If you are looking for “muting/ducking while listening”, yes this can be done utilizing PulseAudio. Below information is already here and there on the forums, but let’s all put in in one post for future references.
Sent all sound to PulseAudio
First we make sure we use PA for all sound input and output, by forcing ALSA Userland to forward everything to PulseAudio. For this you need to have the “alsa-plugins” package available / installed.
Replace the content of “/etc/asound.conf” with the below content;
# Use PulseAudio by default
description "Default ALSA Output (currently PulseAudio Sound Server)"
Now we need to (re)configure the PA settings. Below are the settings we currently use for OpenVoiceOS (OVOS).
Open your PulseAudio daemon.conf file and implement the below settings;
# OpenVoiceOS Audio Settings
resample-method = ffmpeg
default-sample-format = s16le
default-sample-rate = 44100
alternate-sample-rate = 48000
avoid-resampling = true
flat-volumes = no
I will explain the above settings a bit, so you can decide if you want them or not, or need to alter them a bit for your system / hardware. Following a bit different order for explaination sake.
avoid-resampling = true : If possible avoid resampling. This means that if the hardware and/or driver supports the below settings, configure the device to use them instead of resampling the stream. This does not mean that resampling will never happen. If the hardware can not be set / configured it still resamples.
default-sample-format = s16le : This sets the default sample format to “bits, signed, little endian” which is a ‘safe’ setting for most hardware.
default-sample-rate = 44100 : This sets the default sample rate to 44.1 kHz which again is a common, widely used ‘safe’ standard.
alternate-sample-rate = 48000 : If 44.1 kHz is not possible, use 48.0 kHz as alternative next commonly used ‘safe’ standard.
resample-method = ffmpeg : This sets to use ‘ffmpg’ as the resample audio library. For the Raspberry Pi with limited resources this is in my opinion the best compromise between speed, resources and quality. Just MAKE SURE you have the ffmpeg package installed on your system.
flat-volumes = no : As the standard mycroft volume skill is controlling the sound using the ALSA Master control (which will work because we push everything to PA anyhow), don’t let PulseAudio individually control the volumes of the different applications. This prevents that the PA makes a mess of the different volumes.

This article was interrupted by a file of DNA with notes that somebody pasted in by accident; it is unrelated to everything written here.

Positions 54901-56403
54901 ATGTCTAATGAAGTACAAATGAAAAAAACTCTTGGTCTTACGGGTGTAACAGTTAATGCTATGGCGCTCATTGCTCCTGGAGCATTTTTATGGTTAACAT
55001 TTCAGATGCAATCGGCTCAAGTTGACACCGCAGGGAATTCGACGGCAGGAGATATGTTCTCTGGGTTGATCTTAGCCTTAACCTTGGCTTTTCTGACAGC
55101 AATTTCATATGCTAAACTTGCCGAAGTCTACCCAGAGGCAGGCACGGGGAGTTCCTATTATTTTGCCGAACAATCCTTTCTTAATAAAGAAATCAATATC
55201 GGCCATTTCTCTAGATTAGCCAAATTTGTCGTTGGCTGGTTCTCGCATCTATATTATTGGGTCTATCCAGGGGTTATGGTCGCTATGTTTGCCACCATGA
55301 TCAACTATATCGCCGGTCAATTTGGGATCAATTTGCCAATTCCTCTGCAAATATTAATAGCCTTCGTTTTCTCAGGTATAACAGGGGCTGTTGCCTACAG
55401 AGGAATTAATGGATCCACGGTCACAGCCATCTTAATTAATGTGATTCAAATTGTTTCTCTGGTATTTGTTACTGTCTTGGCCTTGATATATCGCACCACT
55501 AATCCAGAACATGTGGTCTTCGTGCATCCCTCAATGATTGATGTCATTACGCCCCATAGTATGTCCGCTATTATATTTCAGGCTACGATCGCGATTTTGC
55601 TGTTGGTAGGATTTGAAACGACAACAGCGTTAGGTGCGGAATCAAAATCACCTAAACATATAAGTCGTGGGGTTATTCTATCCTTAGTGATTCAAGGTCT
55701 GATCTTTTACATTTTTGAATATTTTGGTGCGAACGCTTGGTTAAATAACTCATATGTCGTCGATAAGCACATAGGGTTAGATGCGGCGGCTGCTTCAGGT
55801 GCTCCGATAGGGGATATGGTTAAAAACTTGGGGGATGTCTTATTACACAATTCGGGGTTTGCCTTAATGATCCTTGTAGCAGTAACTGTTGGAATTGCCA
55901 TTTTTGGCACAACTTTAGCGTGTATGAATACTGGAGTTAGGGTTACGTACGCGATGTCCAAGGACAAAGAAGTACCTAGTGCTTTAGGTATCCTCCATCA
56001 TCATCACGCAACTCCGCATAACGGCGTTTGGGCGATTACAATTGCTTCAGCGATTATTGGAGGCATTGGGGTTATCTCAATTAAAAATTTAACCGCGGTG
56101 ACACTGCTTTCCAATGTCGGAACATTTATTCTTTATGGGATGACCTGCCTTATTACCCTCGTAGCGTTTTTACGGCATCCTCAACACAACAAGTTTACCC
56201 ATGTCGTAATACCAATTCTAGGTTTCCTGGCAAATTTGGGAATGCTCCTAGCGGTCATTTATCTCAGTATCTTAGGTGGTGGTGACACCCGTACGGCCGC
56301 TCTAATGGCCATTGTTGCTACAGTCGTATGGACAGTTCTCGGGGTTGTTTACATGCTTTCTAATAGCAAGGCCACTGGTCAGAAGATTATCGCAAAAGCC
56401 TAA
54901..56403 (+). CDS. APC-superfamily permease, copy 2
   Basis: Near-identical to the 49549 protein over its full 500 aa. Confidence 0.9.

Next we need to configure the modules used by PulseAudio. If you run PA as systemwide deamon alter the ‘system.pa’ file. If you run as a normal user, alter 'default.pa’file. Make sure the settings reflect the below settings;
### OpenVoiceOS Audio Settings
load-module module-combine-sink sink_name=OpenVoiceOS
Again a quick run through.
unload-module module-suspend-on-idle : Make sure we do not suspend the the audio device when being idle for some time. You can also uncoment the loading of it elsewhere, I choose this method so I can just compy & paste that block at the bottom of the file.
load-module module-role-ducking : This module is used by Mycroft to lower the volume of the sound output as soon as it hears the wakeword.
load-module module-combine-sink sink_name=OpenVoiceOS : This takes all sound outputs / sinks and combines them all into a new virtual sink called ‘OpenVoiceOS’ (Call it whatever you want). With this enabled it doesn’t matter where you connected your speaker, be it HDMI-1, -2 3.5 jack or whatever. If will receive the sound.
set-default-sink OpenVoiceOS : Make the above configured sink the default of PA.
Now for the last configuration change we need to scroll up in the file and find the loading part of sound devices based on udev and add the ‘tsched=0’ variable to the loading of the module. Below the code block as being used within OpenVoiceOS;
### Automatically load driver modules depending on the hardware available
load-module module-udev-detect tsched=0
### Use the static hardware detection module (for systems that lack udev/hal support)
As the Raspberry Pi does not have a Real Time Clock (RTC) / hardware clock, we are better of to NOT use time based scheduling of the soundstream. This will decrease the delay of sound output a lot, with the trade off that some heavy / high bitrate streams might have some glitches at the start. For most sound output and the voice output this is not a problem most of the time.
With above settings PA is in shape to tell Mycroft to make use of the mute while speaking. This can be done by adding the
"pulse_duck": true to your mycroft.conf TTS section. As example, below the specific block of code again used within OpenVoiceOS;
Just make sure you properly format as json / minding all the comma’s and brackets here and there.
Now reboot and see if everything works as expected. Enjoy…